Allahabad: The world's largest gathering of people, the 55-day Kumbh congregation, began in Allahabad on Monday with tens of thousands of devotees, led by ash-smeared Naga ascetics, taking a dip at the holy confluence of three rivers - the Ganges, the Yamuna and the mythical Saraswati.
Held in this Uttar Pradesh town after every 12 years, the first day of the Maha Kumbh is likely to see one crore people taking a holy dip on the occasion of Makar Sankranti. Elaborate arrangements were made on the VIP ghat, where the 13 sects of sadhus lead bathers in a mutually agreed sequence.
As the clock struck five Monday morning, heavily decked-up chariots, some in silver and gold, wound their way to the confluence, with hundreds following in procession on foot, beating drums and blowing conch shells. There was a mad frenzy in the foreign and national media, with photographers rushing to get photographs of the naked, ash-smeared Naga sadhus jumping into the chilly waters of the Ganges.
Before they did so, the sadhus danced and threw garlands at the press gallery in gay abandon, waving to hundreds of followers on the other side. Carrying silver tridents, maces, axes and swords, some of the sadhus with flowing beards said that they felt on top of the world as they "touched mother Ganges".
"This is an electrifying moment," said a visibly elated 75-year-old Mokshanand from Vrindavan, who said he this was his seventh Kumbh in a row. Several rows of sandbags have been piled up on the three kilometre 'bathing stretch', said Mani Prasad Misra, official in-charge of Kumbh 2013.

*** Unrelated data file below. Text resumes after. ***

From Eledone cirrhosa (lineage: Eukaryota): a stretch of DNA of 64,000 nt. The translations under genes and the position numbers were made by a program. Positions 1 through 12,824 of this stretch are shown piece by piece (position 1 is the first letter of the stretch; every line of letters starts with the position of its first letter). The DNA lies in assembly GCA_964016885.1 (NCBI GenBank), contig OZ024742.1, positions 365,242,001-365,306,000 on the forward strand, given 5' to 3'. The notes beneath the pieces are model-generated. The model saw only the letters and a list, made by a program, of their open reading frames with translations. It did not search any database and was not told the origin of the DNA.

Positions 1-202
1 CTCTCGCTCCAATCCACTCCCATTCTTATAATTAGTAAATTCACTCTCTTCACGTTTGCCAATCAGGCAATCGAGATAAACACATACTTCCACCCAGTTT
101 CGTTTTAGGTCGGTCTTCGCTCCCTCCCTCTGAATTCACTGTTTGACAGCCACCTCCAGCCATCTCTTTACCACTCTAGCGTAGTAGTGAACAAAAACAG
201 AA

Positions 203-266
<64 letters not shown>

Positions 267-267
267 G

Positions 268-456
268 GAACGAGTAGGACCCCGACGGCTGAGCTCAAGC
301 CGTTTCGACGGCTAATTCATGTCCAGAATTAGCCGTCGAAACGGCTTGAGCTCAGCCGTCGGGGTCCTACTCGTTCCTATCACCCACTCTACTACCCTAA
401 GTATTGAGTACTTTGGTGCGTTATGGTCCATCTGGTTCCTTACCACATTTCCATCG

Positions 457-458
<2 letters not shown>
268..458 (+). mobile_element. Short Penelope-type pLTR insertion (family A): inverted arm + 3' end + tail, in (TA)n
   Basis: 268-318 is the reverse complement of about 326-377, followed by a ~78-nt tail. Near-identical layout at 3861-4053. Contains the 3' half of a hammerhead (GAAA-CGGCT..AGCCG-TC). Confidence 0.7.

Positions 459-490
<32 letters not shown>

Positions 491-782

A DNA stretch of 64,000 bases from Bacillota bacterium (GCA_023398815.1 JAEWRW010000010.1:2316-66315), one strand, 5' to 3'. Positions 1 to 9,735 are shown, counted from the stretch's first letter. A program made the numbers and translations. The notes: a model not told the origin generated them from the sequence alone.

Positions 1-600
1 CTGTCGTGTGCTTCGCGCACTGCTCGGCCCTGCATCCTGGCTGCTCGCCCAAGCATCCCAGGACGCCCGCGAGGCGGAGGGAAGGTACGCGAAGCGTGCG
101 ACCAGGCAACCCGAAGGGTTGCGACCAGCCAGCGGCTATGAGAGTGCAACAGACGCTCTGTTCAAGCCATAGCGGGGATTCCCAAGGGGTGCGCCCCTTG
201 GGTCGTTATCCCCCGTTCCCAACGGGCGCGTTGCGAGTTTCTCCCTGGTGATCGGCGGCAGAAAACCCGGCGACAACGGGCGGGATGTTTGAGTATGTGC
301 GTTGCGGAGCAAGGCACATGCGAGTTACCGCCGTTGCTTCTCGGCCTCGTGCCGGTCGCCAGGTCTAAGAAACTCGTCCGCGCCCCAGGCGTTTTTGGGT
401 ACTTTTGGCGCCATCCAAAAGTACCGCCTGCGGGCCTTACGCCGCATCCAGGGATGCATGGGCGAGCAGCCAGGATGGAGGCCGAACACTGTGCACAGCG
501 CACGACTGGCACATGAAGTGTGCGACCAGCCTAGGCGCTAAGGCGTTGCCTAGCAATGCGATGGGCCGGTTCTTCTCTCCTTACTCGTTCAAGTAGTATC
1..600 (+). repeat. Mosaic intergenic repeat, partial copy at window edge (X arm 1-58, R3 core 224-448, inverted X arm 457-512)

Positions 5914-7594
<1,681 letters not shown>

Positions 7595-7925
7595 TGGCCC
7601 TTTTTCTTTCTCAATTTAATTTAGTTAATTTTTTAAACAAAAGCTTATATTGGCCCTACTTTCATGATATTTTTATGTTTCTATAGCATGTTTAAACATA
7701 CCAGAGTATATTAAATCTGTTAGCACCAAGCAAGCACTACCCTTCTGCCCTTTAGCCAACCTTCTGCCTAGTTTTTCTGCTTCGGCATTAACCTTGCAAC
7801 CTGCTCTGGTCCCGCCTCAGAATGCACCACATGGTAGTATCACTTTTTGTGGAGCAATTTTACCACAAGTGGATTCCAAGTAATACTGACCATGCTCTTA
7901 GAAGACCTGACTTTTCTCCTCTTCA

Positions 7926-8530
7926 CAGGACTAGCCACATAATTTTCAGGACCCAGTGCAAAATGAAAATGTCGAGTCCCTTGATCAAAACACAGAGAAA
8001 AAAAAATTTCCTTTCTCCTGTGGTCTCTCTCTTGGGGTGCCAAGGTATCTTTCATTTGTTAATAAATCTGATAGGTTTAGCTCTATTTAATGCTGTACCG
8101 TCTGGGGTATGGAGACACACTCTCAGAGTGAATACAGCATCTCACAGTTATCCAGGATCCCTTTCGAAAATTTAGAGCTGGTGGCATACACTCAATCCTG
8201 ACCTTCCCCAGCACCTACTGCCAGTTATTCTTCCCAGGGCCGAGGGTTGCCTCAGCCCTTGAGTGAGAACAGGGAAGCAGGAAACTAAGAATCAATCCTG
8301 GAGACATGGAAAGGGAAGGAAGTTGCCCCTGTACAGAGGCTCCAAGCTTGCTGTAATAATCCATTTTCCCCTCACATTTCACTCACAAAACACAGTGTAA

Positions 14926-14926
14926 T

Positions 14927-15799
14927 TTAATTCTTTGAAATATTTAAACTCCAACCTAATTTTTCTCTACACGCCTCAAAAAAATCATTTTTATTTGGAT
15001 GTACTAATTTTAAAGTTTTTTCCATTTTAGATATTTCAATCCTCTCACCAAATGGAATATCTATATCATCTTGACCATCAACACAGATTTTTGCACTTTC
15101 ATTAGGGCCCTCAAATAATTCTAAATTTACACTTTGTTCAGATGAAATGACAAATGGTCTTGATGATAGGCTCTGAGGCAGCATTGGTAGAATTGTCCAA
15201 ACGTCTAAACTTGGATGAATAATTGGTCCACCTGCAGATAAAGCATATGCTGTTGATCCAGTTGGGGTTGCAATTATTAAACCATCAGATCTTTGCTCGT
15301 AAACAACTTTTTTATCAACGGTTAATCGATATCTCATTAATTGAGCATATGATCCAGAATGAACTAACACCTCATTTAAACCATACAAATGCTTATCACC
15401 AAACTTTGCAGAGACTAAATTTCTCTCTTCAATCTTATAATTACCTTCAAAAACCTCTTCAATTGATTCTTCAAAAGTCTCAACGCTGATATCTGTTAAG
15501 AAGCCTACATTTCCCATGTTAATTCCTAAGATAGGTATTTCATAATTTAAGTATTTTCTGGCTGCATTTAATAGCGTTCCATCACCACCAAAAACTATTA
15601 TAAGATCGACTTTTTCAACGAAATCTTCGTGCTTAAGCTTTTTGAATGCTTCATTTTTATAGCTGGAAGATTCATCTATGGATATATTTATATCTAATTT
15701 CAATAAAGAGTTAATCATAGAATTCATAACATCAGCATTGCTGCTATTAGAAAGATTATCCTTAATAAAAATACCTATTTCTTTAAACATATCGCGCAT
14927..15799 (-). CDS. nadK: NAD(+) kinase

Misra said arrangements had been made to ensure that the Ganges flowed "well and clean" during the major bathing days. A special team of 10,000 sweepers have been pressed into service to keep the area clean.
"Deep water barricading has been done and an extensive presence of 'jal' police has also been pressed into service to avoid mishaps," Additional Director General of Police (ADG) Law & Order Arun Kumar said. Policemen from Uttar Pradesh and neighbouring Uttarakhand were on vigil. Many policemen were seen blowing whistles to keep crowds in order, while some were spotted showing lost devotees the way.
At daybreak, many thousands had already taken a holy dip. Many more were pouring in from all corners of the premises, spread across 193.5 hectares. For those who have not been able to reach the bathing sites, 13 huge LED screens, both mobile and stationary, were playing the recording of the bathing sessions.
Over 100 foreign journalists and more than 500 local and national journalists are present in Allahabad. Special arrangements have been made for the coverage of the event that is likely to be beamed across the globe.